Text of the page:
Yes, there has to be some parental responsibility.  I am constantly working and talking with other bloggers about social media and technology in our children’s lives.  I often find myself repeating the same mantra, “Parenting doesn’t stop at the screen.”  So no your kids shouldn’t have their cellphones near them when they work at home, and there are endless ways to track your child’s online activity.  But, in my mind, while parents need to be pushing their kids to excel academically they also need to do something bigger – VOTE.  Vote for candidates that actually have a plan for education, not just charter school mania and Race To the Top.  Show up – at parent teacher conferences, at PTA meetings, at community board meetings – and make your voice heard.

Hold people accountable.  Your kids are a good place to start but don’t stop there. Hold administration and teachers accountable for providing clear and consistent academic goals and curriculum information (we’re still working on this at our school).  And hold yourself accountable for providing a space where your child can do their work, for making it clear that you expect your child to do their best, and to impart to your kids that school is important and that learning is something that never ends.   But, most of all, hold your elected officials accountable for funding schools properly, for giving teachers professional development funding instead of just putting all the money into evaluation systems and for giving our kids and parents the resources to learn at school and at home.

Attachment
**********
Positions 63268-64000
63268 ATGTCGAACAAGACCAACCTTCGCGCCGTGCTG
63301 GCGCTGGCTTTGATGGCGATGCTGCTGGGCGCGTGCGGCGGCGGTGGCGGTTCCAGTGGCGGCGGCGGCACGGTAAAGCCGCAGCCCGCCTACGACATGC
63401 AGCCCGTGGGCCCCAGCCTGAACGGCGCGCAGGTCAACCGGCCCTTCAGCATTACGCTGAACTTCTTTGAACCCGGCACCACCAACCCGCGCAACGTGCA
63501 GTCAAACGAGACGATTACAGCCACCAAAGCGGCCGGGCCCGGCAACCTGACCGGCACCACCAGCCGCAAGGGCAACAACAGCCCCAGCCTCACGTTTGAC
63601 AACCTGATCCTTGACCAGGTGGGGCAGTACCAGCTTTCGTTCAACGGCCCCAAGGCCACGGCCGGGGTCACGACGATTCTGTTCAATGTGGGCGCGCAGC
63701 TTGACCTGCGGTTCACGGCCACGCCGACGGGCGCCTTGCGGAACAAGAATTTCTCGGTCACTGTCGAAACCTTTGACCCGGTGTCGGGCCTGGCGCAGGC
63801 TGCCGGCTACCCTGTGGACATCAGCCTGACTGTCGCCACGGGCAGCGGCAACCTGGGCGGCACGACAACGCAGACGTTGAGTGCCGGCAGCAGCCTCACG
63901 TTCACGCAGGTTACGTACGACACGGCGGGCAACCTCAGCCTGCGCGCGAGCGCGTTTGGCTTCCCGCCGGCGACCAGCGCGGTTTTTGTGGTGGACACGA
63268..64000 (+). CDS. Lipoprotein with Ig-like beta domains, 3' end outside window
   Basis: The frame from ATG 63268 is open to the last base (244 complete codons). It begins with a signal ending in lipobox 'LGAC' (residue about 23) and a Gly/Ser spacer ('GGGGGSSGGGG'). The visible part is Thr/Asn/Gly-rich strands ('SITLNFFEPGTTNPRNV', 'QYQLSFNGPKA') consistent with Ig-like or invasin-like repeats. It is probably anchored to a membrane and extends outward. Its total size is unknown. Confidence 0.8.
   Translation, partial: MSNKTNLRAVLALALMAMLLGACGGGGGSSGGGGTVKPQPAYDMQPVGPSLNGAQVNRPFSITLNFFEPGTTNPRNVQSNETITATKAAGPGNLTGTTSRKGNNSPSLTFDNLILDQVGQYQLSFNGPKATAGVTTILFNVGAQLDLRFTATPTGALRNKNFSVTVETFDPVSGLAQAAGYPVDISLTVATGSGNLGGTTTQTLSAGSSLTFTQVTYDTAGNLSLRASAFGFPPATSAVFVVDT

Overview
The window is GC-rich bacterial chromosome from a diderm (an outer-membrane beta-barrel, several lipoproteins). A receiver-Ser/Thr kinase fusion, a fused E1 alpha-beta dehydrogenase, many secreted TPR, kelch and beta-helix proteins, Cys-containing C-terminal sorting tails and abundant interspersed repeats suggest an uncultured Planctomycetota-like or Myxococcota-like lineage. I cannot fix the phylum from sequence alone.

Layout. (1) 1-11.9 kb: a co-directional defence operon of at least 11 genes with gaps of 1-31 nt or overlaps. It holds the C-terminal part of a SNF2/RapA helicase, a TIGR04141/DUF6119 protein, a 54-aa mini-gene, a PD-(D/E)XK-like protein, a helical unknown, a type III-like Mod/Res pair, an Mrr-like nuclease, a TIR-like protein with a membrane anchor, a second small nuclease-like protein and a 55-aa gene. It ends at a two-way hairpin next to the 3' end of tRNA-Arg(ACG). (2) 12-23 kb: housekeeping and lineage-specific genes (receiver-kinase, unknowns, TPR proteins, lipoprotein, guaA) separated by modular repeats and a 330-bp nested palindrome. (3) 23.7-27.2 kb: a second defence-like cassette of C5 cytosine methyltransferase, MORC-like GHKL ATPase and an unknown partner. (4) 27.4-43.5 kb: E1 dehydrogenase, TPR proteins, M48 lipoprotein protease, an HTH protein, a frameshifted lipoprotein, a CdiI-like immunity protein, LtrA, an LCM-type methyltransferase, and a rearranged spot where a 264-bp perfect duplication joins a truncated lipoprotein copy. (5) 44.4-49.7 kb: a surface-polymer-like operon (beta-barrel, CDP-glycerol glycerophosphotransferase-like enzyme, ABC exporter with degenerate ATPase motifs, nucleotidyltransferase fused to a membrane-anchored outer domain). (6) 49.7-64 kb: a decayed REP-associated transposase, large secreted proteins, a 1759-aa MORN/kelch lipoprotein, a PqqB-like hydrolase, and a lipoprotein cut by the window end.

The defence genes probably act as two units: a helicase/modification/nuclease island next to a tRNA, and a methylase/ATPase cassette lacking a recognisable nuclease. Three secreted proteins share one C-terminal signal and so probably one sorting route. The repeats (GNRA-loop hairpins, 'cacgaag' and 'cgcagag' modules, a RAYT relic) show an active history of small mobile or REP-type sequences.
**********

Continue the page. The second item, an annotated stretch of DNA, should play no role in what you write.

That’s the true power of PTAs – banding parents together to create a deafening voice that cannot be ignored.  Thomas Friedman may be sounding the bell of laziness and apathy (which is ironic since every other day we are told there is an epidemic of helicopter parents) but everyday I see the tremendous efforts of parents to enrich our school, thank and encourage our teachers and make public officials take schools seriously.  I don’t think we need the Education Secretary to tell parents how to get involved, I think we need the Education Secretary to look at successful PTAs and learn from us instead.